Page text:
If we are to be true to what our day stands for, we must, within the rich fabric of our shared nation, respect every race, creed and colour of person who calls Australia home.
However, if we don’t recognise that there are aspects of our past we regret or would do differently if given the chance, we risk a shallowness that I believe diminishes us all.
I am sure you will understand, that in common with many other countries, Australia has a “complicated history.”
Aside from the good, there are some tragic aspects of our past that deserve the dignity of recognition.
For example, we would all benefit from understanding better the devastating impact white settlement had on the First Australians,
The uncomfortable fact is that their land was occupied, their labour exploited, and their culture and identity almost destroyed.
We should also learn about the “Frontier Wars”. These were the conflicts that occurred when expanding pastoralists came into contact with Aboriginal people on their lands on the very frontier of civilisation.
These “conflicts” or “wars” were a feature of our nation during our first 130 or years or so, and they tragically and permanently impacted the First Australians.
There is no doubt that those early experiences resulted in inter-generational grief and trauma that still impacts our Aboriginal brothers and sisters to this day.
While a terrible part of our history, those years are as much a part of our national story as Waltzing Matilda, ANZAC Day and Ned Kelly.
A bit of “Truth Telling” or “Honesty”, is the best cure!
Fortunately, we have not been asked to accept personal responsibility for this part of our past, however, to truly go forward as one, we must accept that these things did happen and that they are now a source of profound regret.
We should also reflect on the fact that every one of us living in Australia today has, simply by our presence, benefitted massively from Aboriginal dispossession.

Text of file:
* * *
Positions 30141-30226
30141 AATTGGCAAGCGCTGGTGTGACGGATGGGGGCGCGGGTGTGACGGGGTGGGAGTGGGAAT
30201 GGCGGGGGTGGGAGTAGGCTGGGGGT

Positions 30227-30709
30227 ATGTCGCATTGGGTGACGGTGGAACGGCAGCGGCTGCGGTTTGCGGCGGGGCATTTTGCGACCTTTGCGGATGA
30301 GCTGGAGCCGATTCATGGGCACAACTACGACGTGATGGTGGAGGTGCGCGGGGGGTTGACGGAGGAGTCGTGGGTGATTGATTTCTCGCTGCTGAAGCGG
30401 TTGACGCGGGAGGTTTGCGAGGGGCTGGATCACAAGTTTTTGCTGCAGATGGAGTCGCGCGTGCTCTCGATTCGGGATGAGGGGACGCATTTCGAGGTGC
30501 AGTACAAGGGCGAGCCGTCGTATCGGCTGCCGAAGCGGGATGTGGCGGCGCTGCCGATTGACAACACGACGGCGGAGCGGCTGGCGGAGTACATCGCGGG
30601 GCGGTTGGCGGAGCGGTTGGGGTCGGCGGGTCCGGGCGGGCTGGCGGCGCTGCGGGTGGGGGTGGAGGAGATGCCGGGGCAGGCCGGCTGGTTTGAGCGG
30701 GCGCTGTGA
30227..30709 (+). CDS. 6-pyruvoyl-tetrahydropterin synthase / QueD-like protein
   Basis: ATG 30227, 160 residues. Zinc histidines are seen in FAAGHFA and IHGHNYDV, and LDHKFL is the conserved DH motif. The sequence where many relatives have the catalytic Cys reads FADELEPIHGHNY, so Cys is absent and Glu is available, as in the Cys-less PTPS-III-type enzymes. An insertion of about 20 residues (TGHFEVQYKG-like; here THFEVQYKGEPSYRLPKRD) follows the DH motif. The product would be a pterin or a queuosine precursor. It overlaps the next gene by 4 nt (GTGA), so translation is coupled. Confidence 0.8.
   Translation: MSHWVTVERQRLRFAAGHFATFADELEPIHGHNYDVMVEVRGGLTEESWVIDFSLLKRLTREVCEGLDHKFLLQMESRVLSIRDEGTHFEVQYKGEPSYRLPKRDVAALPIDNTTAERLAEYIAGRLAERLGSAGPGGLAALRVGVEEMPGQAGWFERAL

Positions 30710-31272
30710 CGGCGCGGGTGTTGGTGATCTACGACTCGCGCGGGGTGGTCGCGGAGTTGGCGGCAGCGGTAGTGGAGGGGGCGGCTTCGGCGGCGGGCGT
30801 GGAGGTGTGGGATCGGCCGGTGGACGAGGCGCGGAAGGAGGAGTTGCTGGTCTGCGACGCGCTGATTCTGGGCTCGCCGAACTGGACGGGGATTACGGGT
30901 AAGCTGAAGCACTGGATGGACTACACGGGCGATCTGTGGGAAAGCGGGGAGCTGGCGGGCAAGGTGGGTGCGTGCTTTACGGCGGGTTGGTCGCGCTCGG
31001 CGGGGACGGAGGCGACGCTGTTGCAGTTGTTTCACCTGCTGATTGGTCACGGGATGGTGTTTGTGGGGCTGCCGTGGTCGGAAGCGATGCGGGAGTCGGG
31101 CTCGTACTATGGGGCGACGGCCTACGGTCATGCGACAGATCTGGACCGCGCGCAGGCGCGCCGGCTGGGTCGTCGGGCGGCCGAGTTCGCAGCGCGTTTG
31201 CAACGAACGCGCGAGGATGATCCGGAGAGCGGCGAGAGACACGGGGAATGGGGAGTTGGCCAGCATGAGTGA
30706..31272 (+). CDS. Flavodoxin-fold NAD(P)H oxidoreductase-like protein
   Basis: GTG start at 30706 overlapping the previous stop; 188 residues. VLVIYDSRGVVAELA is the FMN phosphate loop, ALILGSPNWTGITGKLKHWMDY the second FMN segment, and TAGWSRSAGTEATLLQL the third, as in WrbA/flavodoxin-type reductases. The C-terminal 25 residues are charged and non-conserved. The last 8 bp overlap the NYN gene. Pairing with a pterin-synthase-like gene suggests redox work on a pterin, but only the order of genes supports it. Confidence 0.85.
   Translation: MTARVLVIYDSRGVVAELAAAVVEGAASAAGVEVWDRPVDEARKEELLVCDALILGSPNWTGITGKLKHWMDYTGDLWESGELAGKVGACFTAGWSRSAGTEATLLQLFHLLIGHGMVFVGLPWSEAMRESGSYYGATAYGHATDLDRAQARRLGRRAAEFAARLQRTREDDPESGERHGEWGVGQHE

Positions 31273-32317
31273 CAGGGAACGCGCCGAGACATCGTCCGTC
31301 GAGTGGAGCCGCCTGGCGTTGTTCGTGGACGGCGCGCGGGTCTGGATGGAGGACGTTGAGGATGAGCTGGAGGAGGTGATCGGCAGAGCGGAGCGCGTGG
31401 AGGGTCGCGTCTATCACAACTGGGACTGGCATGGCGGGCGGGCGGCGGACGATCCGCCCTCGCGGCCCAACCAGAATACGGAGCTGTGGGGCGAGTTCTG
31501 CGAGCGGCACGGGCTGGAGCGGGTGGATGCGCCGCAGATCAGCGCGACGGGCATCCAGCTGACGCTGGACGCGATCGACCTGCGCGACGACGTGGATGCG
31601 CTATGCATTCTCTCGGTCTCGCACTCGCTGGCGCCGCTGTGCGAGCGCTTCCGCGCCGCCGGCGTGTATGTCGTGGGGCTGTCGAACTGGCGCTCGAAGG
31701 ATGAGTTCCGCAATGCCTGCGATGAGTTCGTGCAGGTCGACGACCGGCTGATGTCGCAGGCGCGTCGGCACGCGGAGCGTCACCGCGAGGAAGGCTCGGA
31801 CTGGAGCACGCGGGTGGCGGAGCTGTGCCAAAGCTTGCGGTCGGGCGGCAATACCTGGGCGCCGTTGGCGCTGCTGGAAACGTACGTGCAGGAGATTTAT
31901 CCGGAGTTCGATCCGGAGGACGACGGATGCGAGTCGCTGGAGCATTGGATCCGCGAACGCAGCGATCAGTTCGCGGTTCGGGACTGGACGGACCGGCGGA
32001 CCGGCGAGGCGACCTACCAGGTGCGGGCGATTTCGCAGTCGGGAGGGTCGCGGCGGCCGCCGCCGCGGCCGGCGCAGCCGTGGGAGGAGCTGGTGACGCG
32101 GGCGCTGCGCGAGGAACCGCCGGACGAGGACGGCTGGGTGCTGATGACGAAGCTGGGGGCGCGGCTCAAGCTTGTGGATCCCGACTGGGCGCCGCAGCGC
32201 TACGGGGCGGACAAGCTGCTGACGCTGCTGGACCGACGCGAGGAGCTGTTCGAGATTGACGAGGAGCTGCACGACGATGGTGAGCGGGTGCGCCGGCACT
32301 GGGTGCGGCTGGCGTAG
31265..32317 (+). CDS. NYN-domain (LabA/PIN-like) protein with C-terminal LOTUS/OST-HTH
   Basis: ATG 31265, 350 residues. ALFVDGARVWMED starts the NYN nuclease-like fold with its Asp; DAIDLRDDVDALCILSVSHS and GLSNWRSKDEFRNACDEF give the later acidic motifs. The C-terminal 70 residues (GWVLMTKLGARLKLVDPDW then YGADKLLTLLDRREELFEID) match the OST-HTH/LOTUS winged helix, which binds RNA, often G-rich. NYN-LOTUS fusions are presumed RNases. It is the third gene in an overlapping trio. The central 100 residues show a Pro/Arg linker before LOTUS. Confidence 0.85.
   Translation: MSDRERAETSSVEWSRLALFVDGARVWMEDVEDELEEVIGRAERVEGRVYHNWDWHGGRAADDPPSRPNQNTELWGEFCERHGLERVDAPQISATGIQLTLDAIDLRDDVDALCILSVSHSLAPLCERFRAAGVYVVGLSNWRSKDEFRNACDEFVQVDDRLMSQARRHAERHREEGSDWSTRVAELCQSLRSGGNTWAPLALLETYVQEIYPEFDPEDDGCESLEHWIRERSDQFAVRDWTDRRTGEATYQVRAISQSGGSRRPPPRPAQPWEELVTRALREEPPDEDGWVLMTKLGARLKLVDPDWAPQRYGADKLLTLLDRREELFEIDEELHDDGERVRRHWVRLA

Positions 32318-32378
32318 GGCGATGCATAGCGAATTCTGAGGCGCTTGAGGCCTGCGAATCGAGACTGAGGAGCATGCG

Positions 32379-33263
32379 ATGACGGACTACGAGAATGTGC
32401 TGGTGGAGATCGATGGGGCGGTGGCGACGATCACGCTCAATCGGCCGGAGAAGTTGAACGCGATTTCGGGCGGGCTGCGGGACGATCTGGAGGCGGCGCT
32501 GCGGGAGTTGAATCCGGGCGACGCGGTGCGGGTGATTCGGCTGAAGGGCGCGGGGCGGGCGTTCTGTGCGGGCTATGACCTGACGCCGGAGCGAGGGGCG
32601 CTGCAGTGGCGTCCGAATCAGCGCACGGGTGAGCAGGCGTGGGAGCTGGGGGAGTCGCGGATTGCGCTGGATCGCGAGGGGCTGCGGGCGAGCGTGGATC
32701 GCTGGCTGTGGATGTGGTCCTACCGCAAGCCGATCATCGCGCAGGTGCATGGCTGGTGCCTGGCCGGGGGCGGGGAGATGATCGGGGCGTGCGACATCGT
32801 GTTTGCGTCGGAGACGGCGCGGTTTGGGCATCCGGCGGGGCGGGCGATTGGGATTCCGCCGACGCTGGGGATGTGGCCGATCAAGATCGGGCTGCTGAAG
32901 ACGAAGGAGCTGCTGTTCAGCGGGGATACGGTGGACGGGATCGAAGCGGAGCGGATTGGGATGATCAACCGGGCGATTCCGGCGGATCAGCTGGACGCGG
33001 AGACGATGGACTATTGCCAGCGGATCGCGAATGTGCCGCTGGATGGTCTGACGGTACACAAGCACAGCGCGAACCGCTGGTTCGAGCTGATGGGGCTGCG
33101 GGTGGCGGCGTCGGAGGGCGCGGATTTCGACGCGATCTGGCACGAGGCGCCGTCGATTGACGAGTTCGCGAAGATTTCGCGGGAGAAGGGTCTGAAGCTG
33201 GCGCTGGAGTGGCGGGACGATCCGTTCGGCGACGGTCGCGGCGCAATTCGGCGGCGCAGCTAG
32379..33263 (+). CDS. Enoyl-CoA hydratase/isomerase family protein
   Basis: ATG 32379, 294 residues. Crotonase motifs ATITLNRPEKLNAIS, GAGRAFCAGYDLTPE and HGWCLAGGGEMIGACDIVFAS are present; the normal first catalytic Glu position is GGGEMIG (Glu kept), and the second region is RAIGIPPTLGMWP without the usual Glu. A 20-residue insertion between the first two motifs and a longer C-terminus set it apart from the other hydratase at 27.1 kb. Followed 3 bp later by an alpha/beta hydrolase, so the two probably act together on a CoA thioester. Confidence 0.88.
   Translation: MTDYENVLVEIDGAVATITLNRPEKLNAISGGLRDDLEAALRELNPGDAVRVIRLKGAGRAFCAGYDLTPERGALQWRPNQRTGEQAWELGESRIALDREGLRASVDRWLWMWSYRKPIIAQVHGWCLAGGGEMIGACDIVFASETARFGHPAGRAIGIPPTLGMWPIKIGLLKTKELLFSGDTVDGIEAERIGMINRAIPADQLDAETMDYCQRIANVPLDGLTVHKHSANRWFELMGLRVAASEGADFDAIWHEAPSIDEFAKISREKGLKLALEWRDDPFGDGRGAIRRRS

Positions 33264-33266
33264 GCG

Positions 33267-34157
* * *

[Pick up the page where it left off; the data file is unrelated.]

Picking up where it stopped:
I now want to turn to the last of the characteristics the Australia Day Council asked us to embrace.
Today is a day to celebrate!
We are about to experience something immensely uplifting and totally positive – we are about to embrace 11 new members into our family!
Thank you for choosing Australia as your new home. You are truly welcome.
You are about to become citizens of one of the greatest nations on earth.
As I’m sure you appreciate, your citizenship delivers many blessings and some responsibilities.
Responsibilities to your new country and to your new family.
Right now our country is in exceptional need and we face extraordinary challenges.
One challenge is “environmental” and no part of our natural heritage is impacted more than our beloved and iconic River Murray.
As new members of the Australian family I encourage you to take your responsibility for our environment seriously.
In conclusion, may I suggest a simple road map for the future.
The song “I am Australian” was first sung by The Seekers in 1987.
I’m sure you recall the chorus.
“We are one, but we are many,
And from all the lands on earth we come,
We share a dream and sing with one voice.
I am, you are, we are Australian.”
Well, it is true!
We are one and we are many.
And we do come from all the lands on earth.
Today I invite you to share the dream and to sing with one voice.
Because, we are, all, very proudly, “Australian”
For more information about the Australia Day Ambassador program click here